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Is there a problem with some versions of PHP and file names which look like this:

report.class.php

I tried to use one and it failed once and worked once, but I can't replicate the failure. So I'm not sure exactly what the cause is, prefer using the period-separated filenames, but would strongly prefer not to be using "fragile" file names on my site.

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2 Answers 2

up vote 7 down vote accepted

File names with multiple periods in them work fine in PHP includes. I wish I could help more, but since you can't replicate the failure, I can only assure you that it isn't the filename.

Consider naming your classes in the pattern class.xxx.php instead though. They will be alphabetized together that way.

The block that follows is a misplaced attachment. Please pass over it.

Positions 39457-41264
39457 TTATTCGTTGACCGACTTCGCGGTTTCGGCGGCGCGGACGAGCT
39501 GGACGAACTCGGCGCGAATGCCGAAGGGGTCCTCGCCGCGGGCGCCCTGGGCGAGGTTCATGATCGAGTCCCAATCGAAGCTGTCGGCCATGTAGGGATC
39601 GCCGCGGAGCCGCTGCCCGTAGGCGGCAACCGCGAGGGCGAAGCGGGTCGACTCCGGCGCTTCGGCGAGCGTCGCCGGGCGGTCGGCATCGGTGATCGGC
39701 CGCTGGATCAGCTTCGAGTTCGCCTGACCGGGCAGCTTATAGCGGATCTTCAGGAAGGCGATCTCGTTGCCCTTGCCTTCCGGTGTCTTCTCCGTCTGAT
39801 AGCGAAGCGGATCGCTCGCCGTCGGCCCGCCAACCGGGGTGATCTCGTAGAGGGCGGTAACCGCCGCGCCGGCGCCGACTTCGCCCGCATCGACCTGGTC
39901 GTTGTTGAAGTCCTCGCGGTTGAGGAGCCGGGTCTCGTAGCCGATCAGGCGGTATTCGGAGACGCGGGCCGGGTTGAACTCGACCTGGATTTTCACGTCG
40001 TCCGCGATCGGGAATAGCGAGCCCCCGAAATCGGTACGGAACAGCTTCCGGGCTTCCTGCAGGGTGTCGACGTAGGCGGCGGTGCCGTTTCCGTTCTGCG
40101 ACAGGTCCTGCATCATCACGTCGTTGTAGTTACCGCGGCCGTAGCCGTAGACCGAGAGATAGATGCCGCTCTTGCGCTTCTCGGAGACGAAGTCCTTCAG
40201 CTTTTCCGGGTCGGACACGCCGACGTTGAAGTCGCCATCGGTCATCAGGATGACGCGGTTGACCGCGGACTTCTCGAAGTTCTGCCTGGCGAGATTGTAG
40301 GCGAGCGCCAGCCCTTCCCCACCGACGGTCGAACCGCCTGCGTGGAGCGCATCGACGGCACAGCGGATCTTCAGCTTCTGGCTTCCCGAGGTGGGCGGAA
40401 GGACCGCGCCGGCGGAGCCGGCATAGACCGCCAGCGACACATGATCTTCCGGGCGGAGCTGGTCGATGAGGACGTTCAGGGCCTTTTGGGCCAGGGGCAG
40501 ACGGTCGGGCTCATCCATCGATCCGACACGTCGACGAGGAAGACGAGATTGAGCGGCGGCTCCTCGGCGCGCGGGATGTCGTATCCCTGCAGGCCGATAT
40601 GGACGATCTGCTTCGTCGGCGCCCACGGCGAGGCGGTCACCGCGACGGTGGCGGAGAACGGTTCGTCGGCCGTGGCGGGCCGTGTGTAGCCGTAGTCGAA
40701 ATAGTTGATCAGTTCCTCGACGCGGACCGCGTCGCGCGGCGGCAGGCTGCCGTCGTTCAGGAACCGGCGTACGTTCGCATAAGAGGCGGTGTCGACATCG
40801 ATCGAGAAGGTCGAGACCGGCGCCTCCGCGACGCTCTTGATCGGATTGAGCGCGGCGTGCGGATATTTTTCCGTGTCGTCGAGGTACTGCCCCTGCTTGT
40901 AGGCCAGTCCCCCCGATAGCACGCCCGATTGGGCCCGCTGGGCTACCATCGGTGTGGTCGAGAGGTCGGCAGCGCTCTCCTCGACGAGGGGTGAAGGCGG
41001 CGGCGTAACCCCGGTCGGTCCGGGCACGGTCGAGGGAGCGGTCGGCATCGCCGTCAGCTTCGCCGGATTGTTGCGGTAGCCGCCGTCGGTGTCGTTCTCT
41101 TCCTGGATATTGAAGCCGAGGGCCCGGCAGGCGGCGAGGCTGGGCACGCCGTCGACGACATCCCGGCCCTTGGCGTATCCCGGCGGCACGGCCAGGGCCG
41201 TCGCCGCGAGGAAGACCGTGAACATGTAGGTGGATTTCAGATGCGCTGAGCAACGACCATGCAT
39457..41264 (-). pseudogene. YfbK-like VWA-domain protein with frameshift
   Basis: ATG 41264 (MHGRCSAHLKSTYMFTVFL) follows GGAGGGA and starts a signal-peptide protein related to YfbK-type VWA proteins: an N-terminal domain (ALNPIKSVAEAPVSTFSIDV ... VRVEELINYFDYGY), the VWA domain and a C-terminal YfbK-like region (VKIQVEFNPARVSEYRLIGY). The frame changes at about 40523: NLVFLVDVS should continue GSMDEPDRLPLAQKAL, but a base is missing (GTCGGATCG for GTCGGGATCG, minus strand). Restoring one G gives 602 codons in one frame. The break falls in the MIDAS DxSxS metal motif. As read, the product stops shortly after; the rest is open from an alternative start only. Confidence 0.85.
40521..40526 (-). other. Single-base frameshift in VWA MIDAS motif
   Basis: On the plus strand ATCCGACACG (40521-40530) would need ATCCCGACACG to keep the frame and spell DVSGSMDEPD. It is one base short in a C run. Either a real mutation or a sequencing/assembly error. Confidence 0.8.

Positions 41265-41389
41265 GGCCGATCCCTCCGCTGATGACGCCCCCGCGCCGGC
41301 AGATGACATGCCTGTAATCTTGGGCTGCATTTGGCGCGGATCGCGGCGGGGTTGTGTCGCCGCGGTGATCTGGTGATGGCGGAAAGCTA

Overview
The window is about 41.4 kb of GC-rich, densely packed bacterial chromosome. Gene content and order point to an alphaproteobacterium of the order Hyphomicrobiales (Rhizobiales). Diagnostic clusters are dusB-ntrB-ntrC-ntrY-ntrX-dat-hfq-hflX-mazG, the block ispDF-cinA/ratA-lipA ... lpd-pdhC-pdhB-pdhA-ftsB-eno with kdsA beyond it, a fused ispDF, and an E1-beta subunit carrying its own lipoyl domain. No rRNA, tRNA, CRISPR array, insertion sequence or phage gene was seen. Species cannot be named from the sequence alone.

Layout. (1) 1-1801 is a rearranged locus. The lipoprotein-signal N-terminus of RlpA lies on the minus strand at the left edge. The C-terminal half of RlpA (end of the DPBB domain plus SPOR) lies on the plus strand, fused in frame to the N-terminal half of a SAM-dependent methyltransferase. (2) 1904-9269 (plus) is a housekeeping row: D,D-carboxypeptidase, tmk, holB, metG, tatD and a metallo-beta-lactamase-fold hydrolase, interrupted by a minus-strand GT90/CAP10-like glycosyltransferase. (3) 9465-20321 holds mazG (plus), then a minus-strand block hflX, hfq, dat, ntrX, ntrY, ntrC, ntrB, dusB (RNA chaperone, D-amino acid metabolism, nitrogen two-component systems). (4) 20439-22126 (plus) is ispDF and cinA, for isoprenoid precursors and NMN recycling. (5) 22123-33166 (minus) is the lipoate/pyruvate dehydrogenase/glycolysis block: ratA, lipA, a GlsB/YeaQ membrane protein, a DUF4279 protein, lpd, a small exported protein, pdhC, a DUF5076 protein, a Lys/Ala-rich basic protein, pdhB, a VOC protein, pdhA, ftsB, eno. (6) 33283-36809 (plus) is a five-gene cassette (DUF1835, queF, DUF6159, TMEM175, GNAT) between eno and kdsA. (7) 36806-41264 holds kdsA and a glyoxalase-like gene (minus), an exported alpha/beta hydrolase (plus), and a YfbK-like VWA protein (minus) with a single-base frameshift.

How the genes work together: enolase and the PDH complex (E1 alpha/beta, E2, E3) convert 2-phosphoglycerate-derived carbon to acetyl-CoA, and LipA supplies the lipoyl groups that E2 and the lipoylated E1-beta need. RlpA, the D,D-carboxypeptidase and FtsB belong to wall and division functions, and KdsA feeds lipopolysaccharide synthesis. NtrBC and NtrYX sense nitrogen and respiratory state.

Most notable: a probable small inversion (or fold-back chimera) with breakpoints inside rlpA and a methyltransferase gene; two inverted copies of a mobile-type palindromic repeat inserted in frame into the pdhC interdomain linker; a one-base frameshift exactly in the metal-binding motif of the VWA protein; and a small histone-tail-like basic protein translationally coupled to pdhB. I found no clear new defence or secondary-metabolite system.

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Did you remember to quote your filename?

e.g., it should be:

include 'report.class.php';

not

include report.class.php;

In the latter case, the lack of quoting causes PHP to interpret the strings as constants, then fail with an E_NOTICE, and assume that you intended to use string literals. The periods will be interpreted as string concatenation operators, and PHP will end up interpreting your command as equivalent to the following:

include 'reportclassphp';

If this is, in fact, what happened, then make sure to turn PHP NOTICE level errors, and pay attention to them. While NOTICE level errors may seem obnoxious, most of the time they may hint at actual logic issues in your code.

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I suspect this is what happened: I've been teaching myself PHP, and made some fairly elementary errors along the way. Thanks! –  ehdv Apr 6 '09 at 17:01

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